Using Facebook As a Farm Broadcasting Tool

Von Ketelsen (KCIM-KKRL-KIKD Radio, Carroll, IA) has spent his career in farm broadcasting and has seen many changes in agriculture and ways to better communicate its story. Von has several Facebook pages, which he constantly updates with farm information, as well as photos from events he covers. “When I started in farm broadcasting, there were computers, but they were large desktop machines, strictly for word processing. Of course when the Internet came along that revolutionized things,” he said. Even with tools like Facebook, Von emphasizes that some things haven’t changed in farm broadcasting. “One of the first things I learned when I entered broadcasting is the saying, ‘If you talk about them, they’ll talk about you’. Meaning, if you involve people in your broadcasts, through covering events, and mentioning names of local people on radio – they’ll tell their friends about you.” Ketelsen keeps a busy schedule both on the air and in the communities he serves.  

In addition to covering state and local events, he produces unique promotions he’s branded as his own. “Vittles with Von is where I take lunch to a different farm family each week during spring field work and during fall harvest. Area caterers prepare the lunches which I bring to each of the families. I interview members of the family on the radio about their lives. It’s amazing how many people who aren’t in farming follow Vittles with Von and listen to my interviews with the farm families. It’s a great way to thank farmers and have them tell the story of agriculture to non-farm listeners,” he said. Farmer Comments is another unique program Von produces. Every spring and fall, he drives the country roads searching for farmers. When he sees one, he gives them a snack and bottle of water. “Farmer Comments is listened to by farmers, because they like to hear themselves and people they know on radio. They like hearing how their neighbor’s fieldwork is coming along, if there are problems in the field, and what harvest yields are. Non-farm listeners like it, because they usually hear local farmers they personally know.”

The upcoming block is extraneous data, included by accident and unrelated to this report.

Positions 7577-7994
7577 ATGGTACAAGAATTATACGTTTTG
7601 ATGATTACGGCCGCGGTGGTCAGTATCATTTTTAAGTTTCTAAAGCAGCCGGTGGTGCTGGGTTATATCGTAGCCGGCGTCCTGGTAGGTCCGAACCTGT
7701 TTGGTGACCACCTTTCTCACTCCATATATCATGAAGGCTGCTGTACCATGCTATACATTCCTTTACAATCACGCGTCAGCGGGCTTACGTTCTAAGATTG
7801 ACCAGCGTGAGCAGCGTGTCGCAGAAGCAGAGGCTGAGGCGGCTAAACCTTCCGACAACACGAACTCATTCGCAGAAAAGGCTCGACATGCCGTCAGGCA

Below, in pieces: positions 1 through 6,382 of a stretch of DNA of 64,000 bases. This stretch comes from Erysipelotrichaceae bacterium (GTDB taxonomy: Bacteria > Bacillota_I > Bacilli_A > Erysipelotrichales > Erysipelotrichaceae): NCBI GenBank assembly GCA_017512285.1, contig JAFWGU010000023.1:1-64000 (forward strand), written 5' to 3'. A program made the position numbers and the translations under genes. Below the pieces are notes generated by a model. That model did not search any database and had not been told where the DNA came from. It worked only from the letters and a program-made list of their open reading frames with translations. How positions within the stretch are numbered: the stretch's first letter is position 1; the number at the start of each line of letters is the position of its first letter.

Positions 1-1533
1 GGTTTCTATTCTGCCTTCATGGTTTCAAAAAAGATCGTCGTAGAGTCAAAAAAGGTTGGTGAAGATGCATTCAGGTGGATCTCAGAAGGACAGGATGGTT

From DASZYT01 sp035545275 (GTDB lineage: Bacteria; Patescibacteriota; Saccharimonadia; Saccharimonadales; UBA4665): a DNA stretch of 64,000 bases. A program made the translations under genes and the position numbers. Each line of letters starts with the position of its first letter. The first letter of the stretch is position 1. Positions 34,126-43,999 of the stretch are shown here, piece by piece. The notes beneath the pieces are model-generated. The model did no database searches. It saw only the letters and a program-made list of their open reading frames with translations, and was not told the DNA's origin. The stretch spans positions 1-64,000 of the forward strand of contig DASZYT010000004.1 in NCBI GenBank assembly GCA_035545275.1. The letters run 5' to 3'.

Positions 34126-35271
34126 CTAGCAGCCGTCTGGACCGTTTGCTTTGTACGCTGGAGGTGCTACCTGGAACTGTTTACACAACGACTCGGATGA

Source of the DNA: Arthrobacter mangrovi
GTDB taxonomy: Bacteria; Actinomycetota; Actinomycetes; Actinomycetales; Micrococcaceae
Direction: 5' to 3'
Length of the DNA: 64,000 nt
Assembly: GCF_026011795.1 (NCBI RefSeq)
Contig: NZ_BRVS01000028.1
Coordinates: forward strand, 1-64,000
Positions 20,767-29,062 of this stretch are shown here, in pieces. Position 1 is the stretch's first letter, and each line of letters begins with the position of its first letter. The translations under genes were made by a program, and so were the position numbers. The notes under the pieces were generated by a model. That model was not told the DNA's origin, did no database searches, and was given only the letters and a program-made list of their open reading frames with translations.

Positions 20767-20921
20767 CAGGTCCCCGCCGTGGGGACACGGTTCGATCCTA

Von is very involved with FFA chapters in his listening area. “I produce a weekly program called FFA Today, where I interview members about their FFA experiences. It’s a well-received program, and it’s rewarding for me to make friends with these FFA students and watch them grow,” Ketelsen added. Your Old Tractor is another weekly program Ketelsen produces. Every Saturday morning, he visits with tractor collectors about – you guessed it – their old tractors. “I ask them to tell me the stories behind their vintage iron, what’s unique about it. The highlight is at the end of the program when they get up on their tractor, start it, and rev it up!” With so many tractor rides going on during the summer, Ketelsen has taken the program on the road. “I have broadcasted Your Old Tractor live from tractor rides every week during the past couple of summers, from June through the end of August. People enjoy having their local tractor rides publicized that way,” Ketelsen said.

When he isn’t on the air, covering a farm event, or taking part in a radio station promotion, Ketelsen can be found singing and playing his guitar at a number of events. “I perform at county farm organization meetings, community events, and festivals. I’ll be performing at several county Farm Bureau meetings this month. I do songs people know and tell the stories behind the songs and the artists who originally recorded them. A lot of them have a positive message,” Ketelsen said. Despite new technologies like Facebook, Twitter, and Instagram, Ketelsen says the personal nature of farm broadcasters connecting with listeners hasn’t changed.  “Farm broadcasters provide a vital emotional link between radio stations and listeners. And being an NAFB member adds credibility to the farm broadcaster and the stations they serve,” he concluded. Von joined NAFB in 1984, while he was a student at Iowa State University. During that time, he served a stint in the WOI Radio farm department.